It might seem ridiculous to get a passport for such a wee one even if his parents do plan to schlep him all over the globe.  But since we live in Germany, even Big Foot needs a visa to legally reside here.  In a moment of clarity not typical for sleep deprived parents, we had decided to be proactive and go through the process as soon as possible.  And good thing, for little did we know just how soon it would be needed…

Big Foot’s Birth Certificates

Having a baby in another country is certainly an adventure.  After the birth, however, it’s time to move on to bigger and better things… like paperwork!   Red tape!  Bureaucracy!

Since little Big Foot was born in Germany, he’s entitled to a German birth certificate.  And good thing, because that document is needed for a host of other necessary items like a Consular Report of Birth Abroad, a US passport, a German visa, German health insurance, etc.

We applied for the German birth certificate at the hospital where he was born.  True to German nature, that office hours are ridiculously restrictive.  Think one hour on a Monday and one hour on a Thursday.  That’s it.  Okay, maybe it’s not that bad, but it sure seemed like it.  And trying to fit those office hours into a newborn’s schedule was a real barrel of laughs.

At the office, both Doc Sci and I had to show our passports and birth certificates as well as our marriage certificate.  When I pulled out copies, the woman informed me that the city absolutely had to have originals.  This proved to be quite a problem for us since our originals were resting comfortably in a safe on the other side of the Atlantic.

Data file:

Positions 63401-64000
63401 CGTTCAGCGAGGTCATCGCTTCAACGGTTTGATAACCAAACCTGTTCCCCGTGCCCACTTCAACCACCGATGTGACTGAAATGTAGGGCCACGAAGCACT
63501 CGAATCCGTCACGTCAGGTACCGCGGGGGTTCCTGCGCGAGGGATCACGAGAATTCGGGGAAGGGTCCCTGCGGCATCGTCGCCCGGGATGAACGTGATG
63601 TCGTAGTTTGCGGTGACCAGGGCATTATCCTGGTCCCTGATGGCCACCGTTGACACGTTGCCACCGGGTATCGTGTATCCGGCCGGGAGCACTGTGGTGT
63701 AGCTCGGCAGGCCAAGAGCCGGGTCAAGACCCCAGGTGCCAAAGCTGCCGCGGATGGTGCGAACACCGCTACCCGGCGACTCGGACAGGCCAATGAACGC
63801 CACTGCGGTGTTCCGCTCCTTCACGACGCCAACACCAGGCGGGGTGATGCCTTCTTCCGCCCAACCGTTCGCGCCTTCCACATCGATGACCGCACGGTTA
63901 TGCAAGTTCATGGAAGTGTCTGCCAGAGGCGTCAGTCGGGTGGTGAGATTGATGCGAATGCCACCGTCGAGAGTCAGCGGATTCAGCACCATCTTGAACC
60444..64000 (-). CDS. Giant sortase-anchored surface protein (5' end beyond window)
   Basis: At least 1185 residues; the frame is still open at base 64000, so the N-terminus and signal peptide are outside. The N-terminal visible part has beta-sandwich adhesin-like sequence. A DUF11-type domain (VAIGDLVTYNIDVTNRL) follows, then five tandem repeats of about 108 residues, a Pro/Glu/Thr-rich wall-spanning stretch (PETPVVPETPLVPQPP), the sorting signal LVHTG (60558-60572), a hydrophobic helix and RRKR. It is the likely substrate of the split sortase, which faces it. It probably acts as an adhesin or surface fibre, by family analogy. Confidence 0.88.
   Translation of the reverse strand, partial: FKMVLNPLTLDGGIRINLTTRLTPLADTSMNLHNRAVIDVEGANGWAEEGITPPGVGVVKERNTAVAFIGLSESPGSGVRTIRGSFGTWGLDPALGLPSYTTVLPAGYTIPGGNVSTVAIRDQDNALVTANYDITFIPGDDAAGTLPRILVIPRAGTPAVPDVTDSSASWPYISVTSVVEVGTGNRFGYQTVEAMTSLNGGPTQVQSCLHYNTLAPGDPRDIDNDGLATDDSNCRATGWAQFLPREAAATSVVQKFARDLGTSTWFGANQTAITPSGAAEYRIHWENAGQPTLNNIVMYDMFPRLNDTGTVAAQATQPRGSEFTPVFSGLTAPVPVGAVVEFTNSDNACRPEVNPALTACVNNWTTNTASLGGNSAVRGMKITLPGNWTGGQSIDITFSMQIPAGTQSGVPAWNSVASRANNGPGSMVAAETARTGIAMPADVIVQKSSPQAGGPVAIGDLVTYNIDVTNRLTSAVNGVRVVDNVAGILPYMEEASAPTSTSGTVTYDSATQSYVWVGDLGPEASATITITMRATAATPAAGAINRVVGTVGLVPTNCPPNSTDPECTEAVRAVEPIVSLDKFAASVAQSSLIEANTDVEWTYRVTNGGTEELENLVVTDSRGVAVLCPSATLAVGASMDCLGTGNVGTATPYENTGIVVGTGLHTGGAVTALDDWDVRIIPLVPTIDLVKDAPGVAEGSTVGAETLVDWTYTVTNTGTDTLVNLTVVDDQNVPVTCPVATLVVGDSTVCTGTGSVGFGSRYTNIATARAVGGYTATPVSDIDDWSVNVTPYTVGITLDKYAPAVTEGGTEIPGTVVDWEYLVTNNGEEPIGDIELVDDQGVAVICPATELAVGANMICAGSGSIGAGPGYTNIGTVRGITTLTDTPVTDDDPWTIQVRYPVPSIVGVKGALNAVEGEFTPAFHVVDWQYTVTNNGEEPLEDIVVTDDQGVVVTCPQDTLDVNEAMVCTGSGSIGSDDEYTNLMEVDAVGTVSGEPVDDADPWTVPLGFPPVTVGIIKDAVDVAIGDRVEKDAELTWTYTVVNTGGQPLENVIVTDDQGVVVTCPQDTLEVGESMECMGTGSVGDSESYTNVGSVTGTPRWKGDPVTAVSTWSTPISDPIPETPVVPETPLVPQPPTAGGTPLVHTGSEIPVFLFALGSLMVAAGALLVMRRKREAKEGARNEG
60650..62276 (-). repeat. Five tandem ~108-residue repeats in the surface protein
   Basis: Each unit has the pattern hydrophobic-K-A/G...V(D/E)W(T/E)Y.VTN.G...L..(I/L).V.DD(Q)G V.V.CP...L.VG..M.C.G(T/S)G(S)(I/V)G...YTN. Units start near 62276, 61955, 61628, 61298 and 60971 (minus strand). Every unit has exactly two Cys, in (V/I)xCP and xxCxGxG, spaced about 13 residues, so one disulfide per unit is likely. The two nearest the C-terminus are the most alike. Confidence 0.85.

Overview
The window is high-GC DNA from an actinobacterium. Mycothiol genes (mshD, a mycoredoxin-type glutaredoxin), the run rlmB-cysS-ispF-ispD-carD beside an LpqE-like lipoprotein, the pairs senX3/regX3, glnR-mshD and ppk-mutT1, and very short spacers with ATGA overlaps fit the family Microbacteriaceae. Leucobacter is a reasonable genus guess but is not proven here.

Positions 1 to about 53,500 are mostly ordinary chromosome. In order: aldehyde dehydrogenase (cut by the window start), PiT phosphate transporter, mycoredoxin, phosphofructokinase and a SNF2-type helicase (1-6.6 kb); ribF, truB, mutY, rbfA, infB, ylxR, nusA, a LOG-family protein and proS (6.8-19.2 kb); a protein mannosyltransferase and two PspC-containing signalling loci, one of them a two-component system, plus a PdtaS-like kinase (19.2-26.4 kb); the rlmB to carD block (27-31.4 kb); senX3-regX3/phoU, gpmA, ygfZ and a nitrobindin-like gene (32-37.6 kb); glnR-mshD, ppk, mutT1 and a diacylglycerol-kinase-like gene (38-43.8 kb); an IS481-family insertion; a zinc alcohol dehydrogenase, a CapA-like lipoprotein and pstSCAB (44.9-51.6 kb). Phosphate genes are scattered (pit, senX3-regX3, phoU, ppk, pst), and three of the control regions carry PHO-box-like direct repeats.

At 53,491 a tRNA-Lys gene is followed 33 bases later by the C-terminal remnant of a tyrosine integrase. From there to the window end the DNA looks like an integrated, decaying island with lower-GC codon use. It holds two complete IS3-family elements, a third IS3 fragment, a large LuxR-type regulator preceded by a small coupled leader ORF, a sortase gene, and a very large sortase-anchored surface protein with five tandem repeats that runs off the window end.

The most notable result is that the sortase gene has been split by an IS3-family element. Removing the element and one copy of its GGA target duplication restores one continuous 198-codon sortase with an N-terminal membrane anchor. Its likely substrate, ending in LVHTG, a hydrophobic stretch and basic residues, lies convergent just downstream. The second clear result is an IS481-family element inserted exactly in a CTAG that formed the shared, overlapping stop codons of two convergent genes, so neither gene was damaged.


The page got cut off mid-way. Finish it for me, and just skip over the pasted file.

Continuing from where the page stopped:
Round and round we went with the government.  We begged.  We pleaded.  We took a translator with us that, ahem, embellished our predicament.  In the end, we were granted the birth certificate for Big Foot but only after we forked over $60 to have our original marriage certificate overnighted from the US.  Evidently, marriage certificate forgery is big business and the city official insisted on seeing the real thing.

In the meantime, I made an appointment with the US Consulate in Frankfurt to apply for Big Foot’s passport.  When looking over the required documents, I realized there are two types of birth certificates in Germany.  The kind we had just fought for was only the short version, and we’d need the long one.


Fortunately, the process for the three-page birth certificate was much easier.  I could order and pay for it online.  When the government official had a question, she emailed me directly – and even answered my reply promptly.  I think that’s the first time I’ve ever been impressed with government service, German or otherwise.

(In case you’re wondering, the German birth certificates are nothing special.  No fancy paper, no gold, no silver, no color at all.  Just plain Jane computer printouts.)

Since Big Foot was not born in the US, he cannot have an American birth certificate.  Instead, we requested a Consular Report of Birth Abroad at the same time we turned in our application for his first passport.  (I’ll post separately about our experience applying for Big Foot’s passport at the US Consulate.)

The Report of Birth Abroad is a beautiful document complete with a raised golden seal and a holographic strip.  It’s much prettier than all of the other family members’ certificates.  And it better be.   That one piece of paper set us back a hundred bucks!

US Consular Report of Birth Abroad.

As for citizenship, he isn’t automatically eligible for German citizenship even though he was born here because neither of his parents (that’s us!) is German.  He can apply for it, but he must choose at the age of 18 which country will be most deserving of his tax dollars, er, I mean whether he would like to be a German citizen or an American citizen.

Regardless, we are very glad that Big Foot is now official in two countries.  Hooray!

Household Notebook

I finished my Household Notebook – yay!